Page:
There's nothing like a milestone birthday to get you asking the Big Questions. Vancouver marks its 125th anniversary Wednesday with a birthday bash headlined by local rockers 54-40. Beyond that, though, it's more of a ponder than a party, with events and exhibitions examining the culture of Vancouver and aiming to create a meaningful dialogue.
Like so many baseball-going birthday celebrants with thoughtful plan-ahead companions, the city of Vancouver is celebrating its big day in billboard style, with messages flashed on a sign at the southwestern end of the busy Burrard Bridge. But this is more art than celebration: an exploration of the city's charged history through Twitter-length messages. The billboard - on Squamish Nation land - becomes a venue for artistic and literary exchange between native and non-native communities.
The city-commissioned installation, called Digital Natives (referencing both the aboriginal involvement and those who've grown up with digital technology), displays 10-second text messages created by invited artists and writers, in between beer, car and radio-station ads.
"If you lived under this bridge you'd be home by now. #gentrification," reads one message.
Some have been translated into aboriginal languages including Kwak'wala and Squamish. Mid-month, new messages - some from the public - will be added.
"It's a combination of the poetic and the political," says writer Clint Burnham, co-curator of the show.
"It's reminding people that there's also a history that's much older than the city of Vancouver."
The Blue Trees
Goodness knows we love to hug our trees in these parts, but Australian artist Konstantin Dimopoulos has been painting them - blue. The Blue Trees is his call to action against the destruction of old-growth forests. Brought here by the Vancouver Biennale (which runs until the end of April), Dimopoulos has been painting trees in three suburbs, in an effort to ignite discussion about global deforestation.
"We've got enough toilet paper," Dimopolous says. "We don't need to lose forests."
Dimopoulos says even in environmentally conscious Vancouver, urbanites can forget the plight of the forests.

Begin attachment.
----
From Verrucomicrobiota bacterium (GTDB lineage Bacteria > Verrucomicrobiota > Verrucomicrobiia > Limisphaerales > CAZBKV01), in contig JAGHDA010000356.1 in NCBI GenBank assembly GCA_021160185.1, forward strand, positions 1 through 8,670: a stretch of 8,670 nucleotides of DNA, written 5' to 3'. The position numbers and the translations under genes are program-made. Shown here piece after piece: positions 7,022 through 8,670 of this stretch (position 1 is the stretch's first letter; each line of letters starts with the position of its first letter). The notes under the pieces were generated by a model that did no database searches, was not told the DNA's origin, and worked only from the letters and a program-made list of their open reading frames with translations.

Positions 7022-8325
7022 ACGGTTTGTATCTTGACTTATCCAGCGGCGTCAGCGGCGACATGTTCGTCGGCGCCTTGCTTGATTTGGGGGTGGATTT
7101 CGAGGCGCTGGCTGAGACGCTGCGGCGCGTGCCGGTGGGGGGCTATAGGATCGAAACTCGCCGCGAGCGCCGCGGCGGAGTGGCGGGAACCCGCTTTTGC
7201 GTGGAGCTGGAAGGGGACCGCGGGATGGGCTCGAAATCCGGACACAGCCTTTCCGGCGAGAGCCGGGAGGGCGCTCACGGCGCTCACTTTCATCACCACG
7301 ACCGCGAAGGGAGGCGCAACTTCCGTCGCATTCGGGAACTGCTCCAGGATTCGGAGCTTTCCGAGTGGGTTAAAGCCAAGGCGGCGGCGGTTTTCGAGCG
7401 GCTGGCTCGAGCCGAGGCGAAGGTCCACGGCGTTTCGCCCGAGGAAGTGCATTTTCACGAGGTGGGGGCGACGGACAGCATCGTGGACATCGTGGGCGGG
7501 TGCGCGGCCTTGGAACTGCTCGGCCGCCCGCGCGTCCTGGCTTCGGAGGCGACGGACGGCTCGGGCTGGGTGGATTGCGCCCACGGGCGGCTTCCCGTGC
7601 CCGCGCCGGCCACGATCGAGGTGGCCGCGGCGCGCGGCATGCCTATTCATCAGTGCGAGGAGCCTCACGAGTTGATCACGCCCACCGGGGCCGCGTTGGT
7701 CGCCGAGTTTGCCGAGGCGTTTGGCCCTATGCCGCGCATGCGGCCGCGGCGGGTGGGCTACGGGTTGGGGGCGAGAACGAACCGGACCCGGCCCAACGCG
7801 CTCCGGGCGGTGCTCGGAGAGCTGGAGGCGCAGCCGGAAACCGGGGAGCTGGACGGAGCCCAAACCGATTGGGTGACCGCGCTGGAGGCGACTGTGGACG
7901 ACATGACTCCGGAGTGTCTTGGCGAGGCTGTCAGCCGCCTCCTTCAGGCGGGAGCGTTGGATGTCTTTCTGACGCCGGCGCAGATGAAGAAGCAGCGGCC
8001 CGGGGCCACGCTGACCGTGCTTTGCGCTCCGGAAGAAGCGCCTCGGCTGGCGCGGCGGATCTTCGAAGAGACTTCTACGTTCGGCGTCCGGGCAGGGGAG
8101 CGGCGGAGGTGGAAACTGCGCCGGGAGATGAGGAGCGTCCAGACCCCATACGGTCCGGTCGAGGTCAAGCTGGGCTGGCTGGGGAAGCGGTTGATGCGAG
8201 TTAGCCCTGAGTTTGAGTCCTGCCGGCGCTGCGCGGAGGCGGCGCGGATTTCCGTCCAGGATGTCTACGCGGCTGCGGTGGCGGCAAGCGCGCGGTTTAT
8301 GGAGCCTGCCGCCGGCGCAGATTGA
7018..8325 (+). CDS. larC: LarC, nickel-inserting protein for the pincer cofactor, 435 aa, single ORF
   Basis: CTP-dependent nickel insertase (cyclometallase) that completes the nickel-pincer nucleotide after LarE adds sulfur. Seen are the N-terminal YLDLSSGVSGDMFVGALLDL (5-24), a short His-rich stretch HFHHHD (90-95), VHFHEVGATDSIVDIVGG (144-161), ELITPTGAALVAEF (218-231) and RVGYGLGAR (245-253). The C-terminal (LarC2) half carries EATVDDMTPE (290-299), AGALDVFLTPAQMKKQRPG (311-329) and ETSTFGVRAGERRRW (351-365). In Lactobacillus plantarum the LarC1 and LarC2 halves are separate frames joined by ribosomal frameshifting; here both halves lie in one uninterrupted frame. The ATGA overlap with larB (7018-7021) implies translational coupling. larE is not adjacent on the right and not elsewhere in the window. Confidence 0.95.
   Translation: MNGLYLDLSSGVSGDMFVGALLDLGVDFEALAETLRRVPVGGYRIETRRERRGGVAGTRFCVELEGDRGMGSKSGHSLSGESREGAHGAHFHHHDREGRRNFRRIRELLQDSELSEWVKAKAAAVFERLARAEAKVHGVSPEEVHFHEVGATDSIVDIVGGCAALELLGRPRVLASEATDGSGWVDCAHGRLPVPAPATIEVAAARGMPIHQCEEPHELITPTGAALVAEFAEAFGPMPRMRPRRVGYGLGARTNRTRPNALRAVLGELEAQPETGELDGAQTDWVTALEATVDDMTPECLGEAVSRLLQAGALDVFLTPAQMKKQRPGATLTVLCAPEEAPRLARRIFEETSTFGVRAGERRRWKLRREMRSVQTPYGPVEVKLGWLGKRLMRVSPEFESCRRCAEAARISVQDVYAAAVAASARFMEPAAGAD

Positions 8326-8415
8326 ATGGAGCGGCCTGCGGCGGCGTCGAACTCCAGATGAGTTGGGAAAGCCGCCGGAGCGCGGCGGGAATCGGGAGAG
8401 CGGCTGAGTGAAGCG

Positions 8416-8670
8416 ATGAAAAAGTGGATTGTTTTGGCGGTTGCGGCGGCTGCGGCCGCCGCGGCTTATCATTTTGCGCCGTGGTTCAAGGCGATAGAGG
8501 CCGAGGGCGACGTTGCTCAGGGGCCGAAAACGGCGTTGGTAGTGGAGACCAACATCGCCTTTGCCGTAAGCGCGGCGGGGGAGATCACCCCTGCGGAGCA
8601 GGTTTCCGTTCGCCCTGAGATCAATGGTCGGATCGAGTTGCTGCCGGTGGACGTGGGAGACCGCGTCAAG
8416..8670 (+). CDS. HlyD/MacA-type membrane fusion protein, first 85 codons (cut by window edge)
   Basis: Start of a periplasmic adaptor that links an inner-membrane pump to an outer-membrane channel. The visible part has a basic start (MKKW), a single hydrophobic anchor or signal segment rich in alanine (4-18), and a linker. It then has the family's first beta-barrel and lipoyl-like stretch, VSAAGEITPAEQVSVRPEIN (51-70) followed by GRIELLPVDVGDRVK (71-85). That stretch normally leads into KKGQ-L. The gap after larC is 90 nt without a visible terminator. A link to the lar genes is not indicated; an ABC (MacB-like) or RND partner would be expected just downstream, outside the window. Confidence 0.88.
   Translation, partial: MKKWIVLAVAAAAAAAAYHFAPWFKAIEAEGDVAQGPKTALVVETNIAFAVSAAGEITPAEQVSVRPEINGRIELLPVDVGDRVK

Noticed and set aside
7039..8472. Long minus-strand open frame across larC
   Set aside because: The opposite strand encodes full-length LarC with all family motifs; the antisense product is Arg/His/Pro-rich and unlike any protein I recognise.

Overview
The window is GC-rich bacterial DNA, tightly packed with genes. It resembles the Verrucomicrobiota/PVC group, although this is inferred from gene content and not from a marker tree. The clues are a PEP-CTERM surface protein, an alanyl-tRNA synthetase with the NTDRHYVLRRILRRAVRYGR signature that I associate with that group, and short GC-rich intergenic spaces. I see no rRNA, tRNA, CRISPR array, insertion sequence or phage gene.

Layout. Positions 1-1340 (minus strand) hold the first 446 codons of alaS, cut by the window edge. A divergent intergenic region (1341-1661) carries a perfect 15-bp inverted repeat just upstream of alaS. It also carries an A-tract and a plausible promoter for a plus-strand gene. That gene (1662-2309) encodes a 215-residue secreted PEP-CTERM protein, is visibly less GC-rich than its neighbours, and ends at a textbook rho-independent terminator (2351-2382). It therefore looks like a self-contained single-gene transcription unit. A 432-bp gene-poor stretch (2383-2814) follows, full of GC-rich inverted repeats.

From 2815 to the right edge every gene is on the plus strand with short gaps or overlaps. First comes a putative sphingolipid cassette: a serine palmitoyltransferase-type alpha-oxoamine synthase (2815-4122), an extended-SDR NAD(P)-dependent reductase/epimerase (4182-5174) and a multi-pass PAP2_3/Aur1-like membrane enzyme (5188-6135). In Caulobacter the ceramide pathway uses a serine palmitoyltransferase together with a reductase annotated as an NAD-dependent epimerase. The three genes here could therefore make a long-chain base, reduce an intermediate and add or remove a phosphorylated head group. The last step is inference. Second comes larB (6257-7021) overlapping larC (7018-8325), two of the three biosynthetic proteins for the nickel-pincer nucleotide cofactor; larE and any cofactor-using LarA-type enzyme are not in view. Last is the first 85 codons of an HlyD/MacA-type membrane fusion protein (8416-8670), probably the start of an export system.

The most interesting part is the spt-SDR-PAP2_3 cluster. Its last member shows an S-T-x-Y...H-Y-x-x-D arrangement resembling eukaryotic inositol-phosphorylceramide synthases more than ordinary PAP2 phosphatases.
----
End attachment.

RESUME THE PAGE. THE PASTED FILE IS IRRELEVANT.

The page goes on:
He uses "biologically safe pigmented water" - a wash so safe, he'll put it on his tongue. The blue - he calls it " Avatar blue" - gradually comes off with the rain.
Dimopoulos, who has also installed The Blue Trees in Melbourne, is as much an environmentalist as he is an artist.
"If when I leave, I leave a forest behind, that's my ambition. Rather than a sculpture, I'd prefer to leave a forest."
WE: Vancouver - 12 Manifestos for the City
The Vancouver Art Gallery is presenting a smart examination of the city's cultural life organized around 12 manifestos: demonstrate, see, listen, detour, move, remember, occupy, activate, use, consume, choose and speak.
The Goodweather art collective imagines a Vancouver where city planners leave an old-growth tree at each roundabout.
In another room, visitors hear songbirds, then put on headphones to watch a video of the city being used as a giant drum.
For WE: Consume, clothing designer Natalie Purschwitz documents her year wearing only items she produced - right down to her socks and underwear.
Alisa Smith and J.B. MacKinnon, authors of The 100-Mile Diet, had the names of the local foods they ate (including cabbage, celery, crickets) painted onto a wall - using locally sourced, vegetable-based paint.
Critical Mass, the monthly Friday rush-hour bicycle ride through downtown, is documented in You Never Bike Alone. Anyone who's been stuck in a Critical Mass-induced traffic jam will find the manifesto's sign above the video ironic: "WE: Move."
They're a fixture in Vancouver: people pushing around shopping carts brimming with stuff. Photographer Brian Howell became interested in the phenomenon while shooting the city for a pre-Olympic project.
What he learned was that these people aren't necessarily homeless, but rather entrepreneurial treasure hunters who dive through the city's dumpsters and then sell their finds from their carts.
"There was this whole retail component, like perfectly folded pairs of jeans like you would see in the store," says Howell, whose exhibition Shopping Carts opens at Winsor Gallery on Thursday.
Howell approached about 45 binners, bought their carts and the contents (the binners set the price, averaging $25), drove them to a studio and photographed them intact.
"The fact that it was kind of born out of the Olympics is very interesting," he says. "This was a time of excitement and implied prosperity, and I think for me to see people still scrounging around to get through their day at a time when people were spending $2,000 on a hockey ticket was compelling."
Vancouver Sometimes Plays Itself
Tom Cruise as Mission: Impossible's Ethan Hunt darts through the streets of Vancouver. But alas, Vancouver is playing Seattle. Or Bangalore.
Metro Vancouver, the third-largest film and TV production centre in North America, has become very good at standing in for other places.
Film crews glue leaves onto trees, paint fake signs and hang American flags in order to transform Vancouver into Somewhere Else.
It's enough to give a city an identity crisis.
Enter the Waldorf Hotel, which this birthday month begins the Monday night film series Vancouver Sometimes Plays Itself, with rarely seen movies such as Larry Kent's pioneering 1964 feature Sweet Substitute and Robert Altman's That Cold Day in the Park (1969).
Researcher Elvy Del Bianco has spent more than a year identifying Vancouver-shot-and-set films. "When you take these [films]as a whole, it's not necessarily a very flattering portrayal of the city," he says. "It certainly runs counter to this branded image, the West Coast leisure lifestyle kind of thing. ... I keep looking for a happy ending, and there are a few, but it's rare."